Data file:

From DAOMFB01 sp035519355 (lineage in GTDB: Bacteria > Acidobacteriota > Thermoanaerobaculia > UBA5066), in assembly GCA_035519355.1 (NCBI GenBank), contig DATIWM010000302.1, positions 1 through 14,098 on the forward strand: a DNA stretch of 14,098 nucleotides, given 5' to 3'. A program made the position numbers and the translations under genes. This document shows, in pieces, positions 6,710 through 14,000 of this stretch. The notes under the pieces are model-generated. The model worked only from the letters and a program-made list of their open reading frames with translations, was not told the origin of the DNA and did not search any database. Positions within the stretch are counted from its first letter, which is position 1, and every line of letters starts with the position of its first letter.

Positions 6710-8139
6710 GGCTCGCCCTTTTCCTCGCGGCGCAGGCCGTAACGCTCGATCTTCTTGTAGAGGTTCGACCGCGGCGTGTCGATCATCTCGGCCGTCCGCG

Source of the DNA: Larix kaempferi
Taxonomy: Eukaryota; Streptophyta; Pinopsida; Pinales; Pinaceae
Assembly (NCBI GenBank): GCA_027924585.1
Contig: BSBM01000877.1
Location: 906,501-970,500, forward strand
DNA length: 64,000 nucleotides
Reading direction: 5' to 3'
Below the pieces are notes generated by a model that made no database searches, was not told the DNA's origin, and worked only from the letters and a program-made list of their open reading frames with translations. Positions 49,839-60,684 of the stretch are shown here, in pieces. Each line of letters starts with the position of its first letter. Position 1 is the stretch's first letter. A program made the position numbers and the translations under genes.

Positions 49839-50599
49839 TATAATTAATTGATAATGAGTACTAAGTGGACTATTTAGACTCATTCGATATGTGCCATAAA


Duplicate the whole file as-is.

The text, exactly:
From DAOMFB01 sp035519355 (lineage in GTDB: Bacteria > Acidobacteriota > Thermoanaerobaculia > UBA5066), in assembly GCA_035519355.1 (NCBI GenBank), contig DATIWM010000302.1, positions 1 through 14,098 on the forward strand: a DNA stretch of 14,098 nucleotides, given 5' to 3'. A program made the position numbers and the translations under genes. This document shows, in pieces, positions 6,710 through 14,000 of this stretch. The notes under the pieces are model-generated. The model worked only from the letters and a program-made list of their open reading frames with translations, was not told the origin of the DNA and did not search any database. Positions within the stretch are counted from its first letter, which is position 1, and every line of letters starts with the position of its first letter.

Positions 6710-8139
6710 GGCTCGCCCTTTTCCTCGCGGCGCAGGCCGTAACGCTCGATCTTCTTGTAGAGGTTCGACCGCGGCGTGTCGATCATCTCGGCCGTCCGCG

Source of the DNA: Larix kaempferi
Taxonomy: Eukaryota; Streptophyta; Pinopsida; Pinales; Pinaceae
Assembly (NCBI GenBank): GCA_027924585.1
Contig: BSBM01000877.1
Location: 906,501-970,500, forward strand
DNA length: 64,000 nucleotides
Reading direction: 5' to 3'
Below the pieces are notes generated by a model that made no database searches, was not told the DNA's origin, and worked only from the letters and a program-made list of their open reading frames with translations. Positions 49,839-60,684 of the stretch are shown here, in pieces. Each line of letters starts with the position of its first letter. Position 1 is the stretch's first letter. A program made the position numbers and the translations under genes.

Positions 49839-50599
49839 TATAATTAATTGATAATGAGTACTAAGTGGACTATTTAGACTCATTCGATATGTGCCATAAA